2. he was an astute student of history (he knew how difficult it was for republics to survive and left posterity some great lessons of history in the Federalist papers);
3. he participated directly, for more than a decade, in one of the world’s most significant revolutions and in a war for independence against the world’s then-greatest superpower; and
4. he observed the excesses of the French Revolution, which broke out the same year the Washington administration began.
As Treasury secretary, Hamilton was justified in his desire to help shape U.S. foreign policy by six factors:
1. the new republic’s small army and navy were paid for by the Treasury. Early in Washington’s first administration, there were Indian wars to deal with;
2. the new republic was becoming buried by crushing debt and needed to seek credit abroad;
3. revenues had to be raised by taxing international commerce;
4. a commercial treaty with Great Britain was desired by Washington, and Hamilton was in accord;
5. the Whiskey Rebellion: Knox went away on personal business at the moment when the new republic needed him most!
6. Washington explicitly asked Hamilton for an alternate opinion to Jefferson’s when it came to the Proclamation of Neutrality (1793). Hamilton thought that Jefferson had “a womanish attachment to France and a womanish resentment against Great Britain.”
The outbreak of the French revolution coincided with the beginning of Washington’s first administration, but by 1793 warfare had engulfed Europe, pitting Great Britain, Prussia, Austria, and Spain against the new French Republic. In the cabinet Jefferson opposed any expression of neutrality while Hamilton supported it. Washington eventually sided with the latter and issued a proclamation of neutrality that barred American ships from supplying war matériel to either side.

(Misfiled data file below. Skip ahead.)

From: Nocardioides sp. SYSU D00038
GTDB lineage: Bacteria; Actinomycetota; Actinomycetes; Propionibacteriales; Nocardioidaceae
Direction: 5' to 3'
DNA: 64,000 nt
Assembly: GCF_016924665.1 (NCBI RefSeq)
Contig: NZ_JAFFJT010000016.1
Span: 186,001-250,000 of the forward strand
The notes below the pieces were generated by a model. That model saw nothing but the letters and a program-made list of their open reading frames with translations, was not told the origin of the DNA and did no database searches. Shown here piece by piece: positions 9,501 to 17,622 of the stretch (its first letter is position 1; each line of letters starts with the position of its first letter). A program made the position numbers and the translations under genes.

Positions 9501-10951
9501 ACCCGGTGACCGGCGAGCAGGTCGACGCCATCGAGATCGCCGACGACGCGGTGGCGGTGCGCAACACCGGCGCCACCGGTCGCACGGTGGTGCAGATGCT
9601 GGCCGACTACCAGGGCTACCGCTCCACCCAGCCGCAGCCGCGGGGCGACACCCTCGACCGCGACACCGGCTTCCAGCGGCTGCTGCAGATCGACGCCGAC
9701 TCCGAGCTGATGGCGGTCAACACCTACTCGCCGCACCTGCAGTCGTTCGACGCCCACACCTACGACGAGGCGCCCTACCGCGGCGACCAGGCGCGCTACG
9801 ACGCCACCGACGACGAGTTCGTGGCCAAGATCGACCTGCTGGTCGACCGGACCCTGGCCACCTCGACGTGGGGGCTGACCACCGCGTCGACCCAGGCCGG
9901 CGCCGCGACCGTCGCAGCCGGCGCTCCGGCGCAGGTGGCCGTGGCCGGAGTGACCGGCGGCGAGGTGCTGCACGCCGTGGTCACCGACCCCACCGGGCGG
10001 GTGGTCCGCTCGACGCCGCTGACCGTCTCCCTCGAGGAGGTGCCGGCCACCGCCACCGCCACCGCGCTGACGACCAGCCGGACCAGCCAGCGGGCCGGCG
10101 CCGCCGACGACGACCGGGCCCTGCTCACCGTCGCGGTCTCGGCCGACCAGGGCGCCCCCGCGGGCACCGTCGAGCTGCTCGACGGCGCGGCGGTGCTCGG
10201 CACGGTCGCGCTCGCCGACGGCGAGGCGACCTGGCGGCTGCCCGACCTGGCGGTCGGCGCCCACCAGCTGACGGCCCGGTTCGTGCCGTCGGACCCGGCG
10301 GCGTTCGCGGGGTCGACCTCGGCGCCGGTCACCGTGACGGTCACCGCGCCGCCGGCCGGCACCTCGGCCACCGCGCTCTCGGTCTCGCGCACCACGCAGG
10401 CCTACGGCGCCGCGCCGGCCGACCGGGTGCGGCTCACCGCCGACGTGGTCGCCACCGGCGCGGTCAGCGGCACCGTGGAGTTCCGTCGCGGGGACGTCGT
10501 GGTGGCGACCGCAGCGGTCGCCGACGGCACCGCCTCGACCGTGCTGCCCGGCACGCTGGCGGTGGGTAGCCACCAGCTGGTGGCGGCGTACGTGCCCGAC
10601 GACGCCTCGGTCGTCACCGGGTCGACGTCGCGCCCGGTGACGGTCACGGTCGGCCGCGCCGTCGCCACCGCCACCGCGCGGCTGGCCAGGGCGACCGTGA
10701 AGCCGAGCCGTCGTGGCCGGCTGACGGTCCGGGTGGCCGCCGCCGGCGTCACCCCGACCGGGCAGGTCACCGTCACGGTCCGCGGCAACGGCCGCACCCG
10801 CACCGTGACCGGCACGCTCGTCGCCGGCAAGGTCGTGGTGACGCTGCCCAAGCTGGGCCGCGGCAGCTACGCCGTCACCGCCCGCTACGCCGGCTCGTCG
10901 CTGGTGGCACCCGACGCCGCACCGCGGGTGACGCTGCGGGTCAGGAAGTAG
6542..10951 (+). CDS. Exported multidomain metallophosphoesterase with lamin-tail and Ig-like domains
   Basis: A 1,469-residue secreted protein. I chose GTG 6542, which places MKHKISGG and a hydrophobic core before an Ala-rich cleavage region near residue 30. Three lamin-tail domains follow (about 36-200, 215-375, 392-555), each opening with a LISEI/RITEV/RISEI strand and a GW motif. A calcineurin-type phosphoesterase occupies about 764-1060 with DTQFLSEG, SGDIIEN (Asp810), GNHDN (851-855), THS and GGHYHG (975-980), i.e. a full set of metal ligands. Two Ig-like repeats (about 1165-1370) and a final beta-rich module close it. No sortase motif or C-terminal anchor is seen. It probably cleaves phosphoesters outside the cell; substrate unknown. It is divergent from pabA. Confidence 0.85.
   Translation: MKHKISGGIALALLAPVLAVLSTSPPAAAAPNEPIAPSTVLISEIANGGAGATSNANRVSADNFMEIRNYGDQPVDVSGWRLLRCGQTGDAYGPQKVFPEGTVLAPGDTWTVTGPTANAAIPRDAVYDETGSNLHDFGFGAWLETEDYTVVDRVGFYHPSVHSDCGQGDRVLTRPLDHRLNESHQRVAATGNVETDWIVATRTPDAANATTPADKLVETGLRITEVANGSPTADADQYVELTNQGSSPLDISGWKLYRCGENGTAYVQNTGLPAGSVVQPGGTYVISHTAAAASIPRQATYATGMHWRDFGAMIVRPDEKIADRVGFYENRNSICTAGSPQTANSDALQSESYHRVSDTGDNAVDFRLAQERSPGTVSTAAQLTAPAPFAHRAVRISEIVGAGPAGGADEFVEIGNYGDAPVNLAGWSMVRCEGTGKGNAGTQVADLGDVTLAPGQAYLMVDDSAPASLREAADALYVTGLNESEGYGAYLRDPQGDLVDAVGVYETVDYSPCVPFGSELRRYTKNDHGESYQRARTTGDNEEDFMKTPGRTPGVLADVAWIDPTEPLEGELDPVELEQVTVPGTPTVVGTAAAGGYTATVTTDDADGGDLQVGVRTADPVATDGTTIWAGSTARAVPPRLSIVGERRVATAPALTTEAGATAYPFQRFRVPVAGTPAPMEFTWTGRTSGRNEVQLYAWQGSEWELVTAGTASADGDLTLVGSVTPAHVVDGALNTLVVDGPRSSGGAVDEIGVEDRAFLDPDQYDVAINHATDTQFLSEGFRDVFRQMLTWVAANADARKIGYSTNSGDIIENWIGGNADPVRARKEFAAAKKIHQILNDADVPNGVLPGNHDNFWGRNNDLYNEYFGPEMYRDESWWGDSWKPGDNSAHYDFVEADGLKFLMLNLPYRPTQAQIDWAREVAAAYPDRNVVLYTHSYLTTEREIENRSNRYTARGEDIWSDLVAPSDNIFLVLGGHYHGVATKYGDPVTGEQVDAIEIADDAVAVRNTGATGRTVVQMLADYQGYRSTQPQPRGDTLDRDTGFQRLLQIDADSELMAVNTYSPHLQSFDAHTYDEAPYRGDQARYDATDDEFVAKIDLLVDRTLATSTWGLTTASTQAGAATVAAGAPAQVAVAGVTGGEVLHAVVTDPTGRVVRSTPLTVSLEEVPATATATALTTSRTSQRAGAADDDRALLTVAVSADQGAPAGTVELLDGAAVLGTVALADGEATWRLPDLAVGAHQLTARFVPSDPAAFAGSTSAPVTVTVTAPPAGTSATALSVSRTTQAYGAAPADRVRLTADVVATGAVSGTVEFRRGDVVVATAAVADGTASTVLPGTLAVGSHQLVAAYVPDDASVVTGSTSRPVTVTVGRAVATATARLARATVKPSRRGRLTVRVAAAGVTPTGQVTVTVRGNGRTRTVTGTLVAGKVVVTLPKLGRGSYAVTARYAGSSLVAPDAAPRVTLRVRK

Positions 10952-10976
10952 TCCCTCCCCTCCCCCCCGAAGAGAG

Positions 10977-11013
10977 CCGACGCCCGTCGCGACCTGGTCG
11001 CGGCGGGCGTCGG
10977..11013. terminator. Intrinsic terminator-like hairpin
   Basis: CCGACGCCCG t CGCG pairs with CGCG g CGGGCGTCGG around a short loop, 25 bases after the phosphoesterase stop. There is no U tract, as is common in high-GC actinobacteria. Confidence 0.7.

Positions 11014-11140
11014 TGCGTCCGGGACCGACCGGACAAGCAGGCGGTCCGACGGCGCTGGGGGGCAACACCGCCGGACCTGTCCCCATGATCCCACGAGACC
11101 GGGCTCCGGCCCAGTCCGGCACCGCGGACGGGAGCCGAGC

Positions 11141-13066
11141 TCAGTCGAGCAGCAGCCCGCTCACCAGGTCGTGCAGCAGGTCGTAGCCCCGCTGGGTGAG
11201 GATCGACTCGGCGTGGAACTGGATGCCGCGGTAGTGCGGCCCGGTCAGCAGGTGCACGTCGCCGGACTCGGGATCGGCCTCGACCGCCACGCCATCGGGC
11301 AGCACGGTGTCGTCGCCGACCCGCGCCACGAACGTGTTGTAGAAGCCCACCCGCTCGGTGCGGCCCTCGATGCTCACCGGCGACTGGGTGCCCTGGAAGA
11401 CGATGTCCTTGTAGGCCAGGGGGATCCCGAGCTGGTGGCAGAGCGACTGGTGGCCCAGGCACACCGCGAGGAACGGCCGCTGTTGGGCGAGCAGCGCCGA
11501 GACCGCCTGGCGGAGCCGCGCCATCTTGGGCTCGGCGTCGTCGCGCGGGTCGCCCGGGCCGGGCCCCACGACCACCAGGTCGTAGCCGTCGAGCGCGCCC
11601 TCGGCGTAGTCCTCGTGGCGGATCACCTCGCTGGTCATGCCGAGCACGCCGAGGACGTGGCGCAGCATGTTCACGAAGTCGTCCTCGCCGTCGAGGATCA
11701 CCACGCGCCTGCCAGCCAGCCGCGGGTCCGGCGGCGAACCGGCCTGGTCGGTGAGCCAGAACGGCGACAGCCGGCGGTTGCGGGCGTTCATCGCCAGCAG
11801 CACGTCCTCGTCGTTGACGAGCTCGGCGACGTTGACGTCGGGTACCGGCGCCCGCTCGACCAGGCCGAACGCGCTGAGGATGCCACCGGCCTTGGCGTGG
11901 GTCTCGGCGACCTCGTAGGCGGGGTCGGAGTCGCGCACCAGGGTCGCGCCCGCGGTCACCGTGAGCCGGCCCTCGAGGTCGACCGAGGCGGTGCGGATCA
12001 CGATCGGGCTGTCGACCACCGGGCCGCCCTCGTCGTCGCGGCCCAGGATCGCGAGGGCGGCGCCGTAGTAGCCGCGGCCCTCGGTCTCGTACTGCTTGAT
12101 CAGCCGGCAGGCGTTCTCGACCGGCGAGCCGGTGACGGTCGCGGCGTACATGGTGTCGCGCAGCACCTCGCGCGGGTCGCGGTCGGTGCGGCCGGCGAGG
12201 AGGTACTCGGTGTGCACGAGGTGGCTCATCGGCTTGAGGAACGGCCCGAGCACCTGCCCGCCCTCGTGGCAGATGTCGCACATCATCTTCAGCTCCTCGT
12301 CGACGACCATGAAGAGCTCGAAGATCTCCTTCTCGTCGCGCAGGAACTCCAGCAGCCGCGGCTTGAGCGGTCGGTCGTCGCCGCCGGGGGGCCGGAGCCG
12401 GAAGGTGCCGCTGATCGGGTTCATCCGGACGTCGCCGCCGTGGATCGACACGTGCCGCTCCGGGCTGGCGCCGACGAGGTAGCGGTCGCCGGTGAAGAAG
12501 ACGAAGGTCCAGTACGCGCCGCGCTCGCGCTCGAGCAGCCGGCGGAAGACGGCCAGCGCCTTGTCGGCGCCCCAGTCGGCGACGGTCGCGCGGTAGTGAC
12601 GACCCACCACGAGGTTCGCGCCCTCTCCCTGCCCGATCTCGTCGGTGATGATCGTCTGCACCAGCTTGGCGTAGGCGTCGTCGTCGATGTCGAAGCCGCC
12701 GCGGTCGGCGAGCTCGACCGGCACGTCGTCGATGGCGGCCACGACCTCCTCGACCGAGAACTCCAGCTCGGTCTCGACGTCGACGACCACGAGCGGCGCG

Forrest McDonald writes: “In the face of war in Europe, [Hamilton] saw neutrality as the great desideratum, but not because, having known war, he cherished peace. Rather, he understood that war, in the emotional and ideological climate of the United States in the 1790s, would divide the nation against itself and sap the strength of its infant national government. Every year of peace, conversely, would allow the country to grow stronger and its government to become more stable. As a matter of policy, he therefore regarded war as acceptable only if the alternative was national disgrace or the sacrifice of vital national interests, and only if the American people could be counted on to support the war with some measure of solidarity.”
You see these sentiments resurface three years later in Washington’s Farewell Address of 1796, where the out-going president urges Americans to avoid alliances that are not in the nation’s interest. Try to set a good republican example and be friendly to all to the extent possible. There are obvious lessons for today.
Hamilton had a vision. He believed the United States could become the world’s greatest nation ever. He foresaw us becoming a “republican empire”: at home, republican; abroad, first among the nations, with a commercial and military reach able to rival that of any other “superpower” (in Hamilton’s day, Britain and France). He thought our commercial and military reach should be proportionate to the nation’s vital interests. As our vital interests grow, we become richer, stronger, and – more subject to temptation. The temptation is to become imperial at home, dictatorial even. To Hamilton, it was necessary to avoid this temptation at all costs. No previous republic had ever quite succeeded in doing so. Ancient Rome came the closest. But Rome succumbed to imperial designs at home as its military conquered distant lands. In the United States, there would be a tension between the freedom of a republic, and the reach of a global empire. It would take time to grow the new republic. In the 1790s, to use Hamilton’s words to Washington, we were “a Hercules in the cradle.” Hamilton warned: “’Tis as great an error for a nation to overrate as to underrate itself.” Again, useful words for us to remember today.
How different Hamilton’s pragmatic vision is from Jefferson’s idealistic vision.